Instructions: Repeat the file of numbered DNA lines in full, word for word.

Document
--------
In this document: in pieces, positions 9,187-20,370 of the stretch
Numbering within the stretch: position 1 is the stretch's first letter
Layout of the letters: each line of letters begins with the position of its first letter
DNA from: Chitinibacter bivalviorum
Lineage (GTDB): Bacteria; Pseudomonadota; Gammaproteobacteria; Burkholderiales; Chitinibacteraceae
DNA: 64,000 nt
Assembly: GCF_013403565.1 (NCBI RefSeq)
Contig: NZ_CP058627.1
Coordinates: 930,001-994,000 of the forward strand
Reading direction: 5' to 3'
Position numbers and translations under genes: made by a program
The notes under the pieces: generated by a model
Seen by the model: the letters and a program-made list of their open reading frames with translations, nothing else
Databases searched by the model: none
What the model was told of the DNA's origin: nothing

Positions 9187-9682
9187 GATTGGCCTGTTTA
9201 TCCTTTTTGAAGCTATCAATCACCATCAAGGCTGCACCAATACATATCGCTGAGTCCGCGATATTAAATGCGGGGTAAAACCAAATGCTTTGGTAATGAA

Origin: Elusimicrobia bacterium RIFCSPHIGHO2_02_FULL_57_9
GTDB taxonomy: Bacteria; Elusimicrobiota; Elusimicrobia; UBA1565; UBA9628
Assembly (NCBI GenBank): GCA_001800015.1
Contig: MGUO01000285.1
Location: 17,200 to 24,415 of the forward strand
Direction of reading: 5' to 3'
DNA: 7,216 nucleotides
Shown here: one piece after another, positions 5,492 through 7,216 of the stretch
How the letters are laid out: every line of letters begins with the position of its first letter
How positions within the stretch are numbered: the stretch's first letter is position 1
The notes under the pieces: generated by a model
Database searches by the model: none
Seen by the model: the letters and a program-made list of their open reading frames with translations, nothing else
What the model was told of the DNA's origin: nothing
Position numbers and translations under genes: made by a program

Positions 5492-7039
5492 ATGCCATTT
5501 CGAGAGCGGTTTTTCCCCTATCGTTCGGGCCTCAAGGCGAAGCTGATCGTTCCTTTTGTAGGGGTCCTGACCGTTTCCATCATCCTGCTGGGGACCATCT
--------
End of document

In this document: in pieces, positions 9,187-20,370 of the stretch
Numbering within the stretch: position 1 is the stretch's first letter
Layout of the letters: each line of letters begins with the position of its first letter
DNA from: Chitinibacter bivalviorum
Lineage (GTDB): Bacteria; Pseudomonadota; Gammaproteobacteria; Burkholderiales; Chitinibacteraceae
DNA: 64,000 nt
Assembly: GCF_013403565.1 (NCBI RefSeq)
Contig: NZ_CP058627.1
Coordinates: 930,001-994,000 of the forward strand
Reading direction: 5' to 3'
Position numbers and translations under genes: made by a program
The notes under the pieces: generated by a model
Seen by the model: the letters and a program-made list of their open reading frames with translations, nothing else
Databases searched by the model: none
What the model was told of the DNA's origin: nothing

Positions 9187-9682
9187 GATTGGCCTGTTTA
9201 TCCTTTTTGAAGCTATCAATCACCATCAAGGCTGCACCAATACATATCGCTGAGTCCGCGATATTAAATGCGGGGTAAAACCAAATGCTTTGGTAATGAA

Origin: Elusimicrobia bacterium RIFCSPHIGHO2_02_FULL_57_9
GTDB taxonomy: Bacteria; Elusimicrobiota; Elusimicrobia; UBA1565; UBA9628
Assembly (NCBI GenBank): GCA_001800015.1
Contig: MGUO01000285.1
Location: 17,200 to 24,415 of the forward strand
Direction of reading: 5' to 3'
DNA: 7,216 nucleotides
Shown here: one piece after another, positions 5,492 through 7,216 of the stretch
How the letters are laid out: every line of letters begins with the position of its first letter
How positions within the stretch are numbered: the stretch's first letter is position 1
The notes under the pieces: generated by a model
Database searches by the model: none
Seen by the model: the letters and a program-made list of their open reading frames with translations, nothing else
What the model was told of the DNA's origin: nothing
Position numbers and translations under genes: made by a program

Positions 5492-7039
5492 ATGCCATTT
5501 CGAGAGCGGTTTTTCCCCTATCGTTCGGGCCTCAAGGCGAAGCTGATCGTTCCTTTTGTAGGGGTCCTGACCGTTTCCATCATCCTGCTGGGGACCATCT